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Thursday, October 21, 2021


U.S. News & World Report releases first rundown of elementary and middle schools
U.S. News & World Report is known for its rankings of high schools and colleges, but for the first time ever it’s also released data and rankings for elementary and middle schools. After crunching numbers for more than 80,000 public schools serving students from kindergarten through grade eight, the news outlet announced its 2022 Best K-8 Schools this month, and we spotted a few from Orange County as we scrolled through California’s top-rated campuses.

OC Children’s S.T.E.A.M. reading challenge takes off this week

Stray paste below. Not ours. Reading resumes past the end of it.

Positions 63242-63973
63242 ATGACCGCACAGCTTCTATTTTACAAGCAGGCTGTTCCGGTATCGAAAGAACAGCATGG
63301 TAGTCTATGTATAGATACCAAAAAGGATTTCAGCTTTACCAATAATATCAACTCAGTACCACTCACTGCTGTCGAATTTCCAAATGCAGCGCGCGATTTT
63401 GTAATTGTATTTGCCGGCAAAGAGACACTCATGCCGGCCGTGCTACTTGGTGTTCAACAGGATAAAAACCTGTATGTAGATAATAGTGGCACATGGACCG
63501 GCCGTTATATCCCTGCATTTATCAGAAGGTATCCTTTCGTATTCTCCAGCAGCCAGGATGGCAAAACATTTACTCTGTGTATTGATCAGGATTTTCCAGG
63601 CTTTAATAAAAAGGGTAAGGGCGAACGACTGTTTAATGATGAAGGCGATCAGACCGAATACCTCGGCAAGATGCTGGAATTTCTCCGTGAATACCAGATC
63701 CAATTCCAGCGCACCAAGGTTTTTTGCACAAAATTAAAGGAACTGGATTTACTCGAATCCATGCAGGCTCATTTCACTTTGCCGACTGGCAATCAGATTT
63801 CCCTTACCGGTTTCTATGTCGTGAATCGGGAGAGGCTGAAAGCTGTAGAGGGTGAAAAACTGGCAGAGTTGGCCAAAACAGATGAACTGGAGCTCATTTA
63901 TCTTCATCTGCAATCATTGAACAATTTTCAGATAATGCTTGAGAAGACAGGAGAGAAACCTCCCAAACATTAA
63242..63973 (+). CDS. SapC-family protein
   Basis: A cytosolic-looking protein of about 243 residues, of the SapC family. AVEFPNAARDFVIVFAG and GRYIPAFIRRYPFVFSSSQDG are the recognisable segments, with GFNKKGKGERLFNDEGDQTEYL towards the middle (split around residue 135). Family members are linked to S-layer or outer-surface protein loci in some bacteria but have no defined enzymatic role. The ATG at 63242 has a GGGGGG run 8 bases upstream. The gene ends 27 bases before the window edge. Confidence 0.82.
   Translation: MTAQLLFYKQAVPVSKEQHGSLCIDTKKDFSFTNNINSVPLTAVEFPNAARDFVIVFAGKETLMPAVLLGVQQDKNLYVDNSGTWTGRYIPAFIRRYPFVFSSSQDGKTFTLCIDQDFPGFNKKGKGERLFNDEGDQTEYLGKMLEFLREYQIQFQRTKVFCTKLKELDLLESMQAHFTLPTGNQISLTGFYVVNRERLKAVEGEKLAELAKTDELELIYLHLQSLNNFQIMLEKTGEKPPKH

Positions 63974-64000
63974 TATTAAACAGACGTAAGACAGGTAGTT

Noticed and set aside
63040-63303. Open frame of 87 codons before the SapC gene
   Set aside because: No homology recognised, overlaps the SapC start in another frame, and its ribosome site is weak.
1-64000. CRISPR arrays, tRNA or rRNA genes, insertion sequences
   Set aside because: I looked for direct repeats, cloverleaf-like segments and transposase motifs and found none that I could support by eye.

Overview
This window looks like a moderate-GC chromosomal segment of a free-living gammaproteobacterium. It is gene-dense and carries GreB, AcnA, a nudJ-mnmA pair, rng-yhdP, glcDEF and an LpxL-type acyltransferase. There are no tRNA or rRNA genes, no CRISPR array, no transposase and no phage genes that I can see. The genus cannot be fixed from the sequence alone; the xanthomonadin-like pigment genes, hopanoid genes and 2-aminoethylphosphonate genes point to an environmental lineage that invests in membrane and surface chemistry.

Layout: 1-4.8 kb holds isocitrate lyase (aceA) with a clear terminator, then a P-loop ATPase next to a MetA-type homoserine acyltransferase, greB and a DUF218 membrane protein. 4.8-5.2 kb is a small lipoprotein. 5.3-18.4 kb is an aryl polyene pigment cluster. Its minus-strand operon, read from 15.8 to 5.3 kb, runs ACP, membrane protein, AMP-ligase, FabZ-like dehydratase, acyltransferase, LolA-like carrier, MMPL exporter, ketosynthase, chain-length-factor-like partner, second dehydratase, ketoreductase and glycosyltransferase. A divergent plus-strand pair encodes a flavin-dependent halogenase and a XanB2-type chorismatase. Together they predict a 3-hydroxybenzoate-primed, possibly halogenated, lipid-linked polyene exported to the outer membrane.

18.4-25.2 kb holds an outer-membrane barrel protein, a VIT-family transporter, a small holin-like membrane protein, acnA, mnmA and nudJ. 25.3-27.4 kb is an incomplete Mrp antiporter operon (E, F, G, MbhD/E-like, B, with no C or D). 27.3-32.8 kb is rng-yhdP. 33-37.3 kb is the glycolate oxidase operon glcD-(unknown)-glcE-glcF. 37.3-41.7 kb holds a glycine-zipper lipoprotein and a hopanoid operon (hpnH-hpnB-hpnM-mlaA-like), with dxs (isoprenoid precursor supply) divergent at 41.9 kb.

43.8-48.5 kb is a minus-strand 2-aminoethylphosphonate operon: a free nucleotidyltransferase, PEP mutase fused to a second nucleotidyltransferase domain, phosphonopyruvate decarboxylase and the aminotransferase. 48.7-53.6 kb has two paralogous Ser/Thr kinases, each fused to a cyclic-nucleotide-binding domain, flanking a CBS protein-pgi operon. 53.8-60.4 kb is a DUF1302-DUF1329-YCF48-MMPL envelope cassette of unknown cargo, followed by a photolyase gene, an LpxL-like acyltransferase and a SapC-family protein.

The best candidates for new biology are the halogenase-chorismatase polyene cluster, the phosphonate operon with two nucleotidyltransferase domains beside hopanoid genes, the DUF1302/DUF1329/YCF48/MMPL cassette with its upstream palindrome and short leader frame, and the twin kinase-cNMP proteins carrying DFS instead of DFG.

Although the Orange County Children’s Book Festival won’t be returning for an in-person event this year, festival organizers are partnering with OCDE, Orange County Public Libraries, 4SPACE Co., and the NASA Jet Propulsion Laboratory education department to launch the S.T.E.A.M. Race to Space Reading Challenge. The first-of-its-kind reading challenge takes flight this Friday, Oct. 22 and runs through Nov. 12. The challenge is open to all Orange County students in grades TK-12 and local educators and families can sign up to participate at


Fallen grades, stalled learning. L.A. students ‘need help now,’ Times analysis shows
For months, educators have been warning about the devastating effects the pandemic and school closures would have on student academic progress. But a first-of-its-kind Los Angeles Times analysis of data offers a particularly alarming assessment of the impact on L.A. students.

Coronavirus closes first campus in L.A. County, prompting remote learning, football fallout